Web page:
Also, some of your generalizations don’t ring true for me. For example, The Gap can have the same clearance price bargains for women’s clothing that you’ve found for men’s clothing. Also, second-hand suits are an amazing thing to purchase. Even if you have to spend a little on tailoring, it’s still far less than a new suit.

  2. I used to work for corporate Gap Outlet and can attest to the great deals to be had for women as well. Women’s wear make up the majority of their inventory and do take deep discounts as well.

  3. I mildly disagree about workout gear. Leggings and pants I would never buy used, but I have acquired some fabulous fitness tops from thrift stores!

    1. Agreed! I’m a distance runner and I find I need to invest in the “good” bottoms. (e.g.- not just full priced but well made, running specific bottoms). But tops? I find great tops, including vests and fleeces, all the time at thrift shops!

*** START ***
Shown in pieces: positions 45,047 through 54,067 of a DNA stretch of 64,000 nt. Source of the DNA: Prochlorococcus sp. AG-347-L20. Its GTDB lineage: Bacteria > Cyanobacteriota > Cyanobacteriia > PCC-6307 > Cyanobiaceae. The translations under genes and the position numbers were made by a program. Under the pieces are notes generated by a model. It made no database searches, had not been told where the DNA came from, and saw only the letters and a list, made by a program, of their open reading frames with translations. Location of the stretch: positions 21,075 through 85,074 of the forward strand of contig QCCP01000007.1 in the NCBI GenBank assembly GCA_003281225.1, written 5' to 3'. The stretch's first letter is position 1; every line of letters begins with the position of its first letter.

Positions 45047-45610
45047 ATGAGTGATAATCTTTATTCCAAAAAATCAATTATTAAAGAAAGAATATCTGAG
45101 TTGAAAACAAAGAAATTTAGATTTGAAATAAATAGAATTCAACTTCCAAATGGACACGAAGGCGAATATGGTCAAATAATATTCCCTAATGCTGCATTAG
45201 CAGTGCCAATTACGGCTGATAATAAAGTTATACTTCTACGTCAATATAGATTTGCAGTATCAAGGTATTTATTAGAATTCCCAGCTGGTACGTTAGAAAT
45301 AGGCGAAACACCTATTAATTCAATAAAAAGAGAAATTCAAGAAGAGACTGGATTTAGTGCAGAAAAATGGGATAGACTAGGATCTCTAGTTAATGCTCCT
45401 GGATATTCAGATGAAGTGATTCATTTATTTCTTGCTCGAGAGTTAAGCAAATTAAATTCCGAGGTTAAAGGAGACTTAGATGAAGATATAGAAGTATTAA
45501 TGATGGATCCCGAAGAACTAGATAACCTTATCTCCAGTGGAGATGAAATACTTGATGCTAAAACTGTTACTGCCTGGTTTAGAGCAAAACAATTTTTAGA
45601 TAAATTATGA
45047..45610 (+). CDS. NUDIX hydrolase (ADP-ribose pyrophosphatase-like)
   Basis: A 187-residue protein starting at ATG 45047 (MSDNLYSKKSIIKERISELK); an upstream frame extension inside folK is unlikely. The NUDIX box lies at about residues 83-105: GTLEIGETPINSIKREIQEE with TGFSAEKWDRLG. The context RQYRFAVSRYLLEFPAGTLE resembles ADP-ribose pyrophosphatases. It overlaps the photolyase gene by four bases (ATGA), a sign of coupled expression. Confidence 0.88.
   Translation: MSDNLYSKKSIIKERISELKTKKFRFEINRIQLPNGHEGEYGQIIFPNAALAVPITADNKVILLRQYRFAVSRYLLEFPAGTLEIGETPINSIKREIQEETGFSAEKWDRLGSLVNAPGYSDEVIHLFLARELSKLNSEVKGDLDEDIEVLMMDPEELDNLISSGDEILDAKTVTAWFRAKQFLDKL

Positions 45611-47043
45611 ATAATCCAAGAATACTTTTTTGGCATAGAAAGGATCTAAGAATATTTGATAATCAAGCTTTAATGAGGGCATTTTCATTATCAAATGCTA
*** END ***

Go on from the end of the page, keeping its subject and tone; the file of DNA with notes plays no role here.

4. TJ Maxx is my favorite place to buy workout gear (and other stuff). I’ve also found great workout shirts at goodwill (wearing triathlon shirts you never competed in is a great conversation starter).

  5. I’d also add JCPenny to the list of suggested stores, if buying new. I’ve found really great deals there and their mailers often have $10 off a $10 purchase coupon. So the goal is to go into the store and find something as close to $10 as possible. If I’m over $12 with tax and it wasn’t something I really needed, then I consider it too expensive and don’t buy it, even with the coupon- gotta have rules! Sometimes DH and I have a challenge, and whichever one of us gets closest to $10 gets to buy the item. This has resulted in a number of nearly free tops, socks, various home goods for us.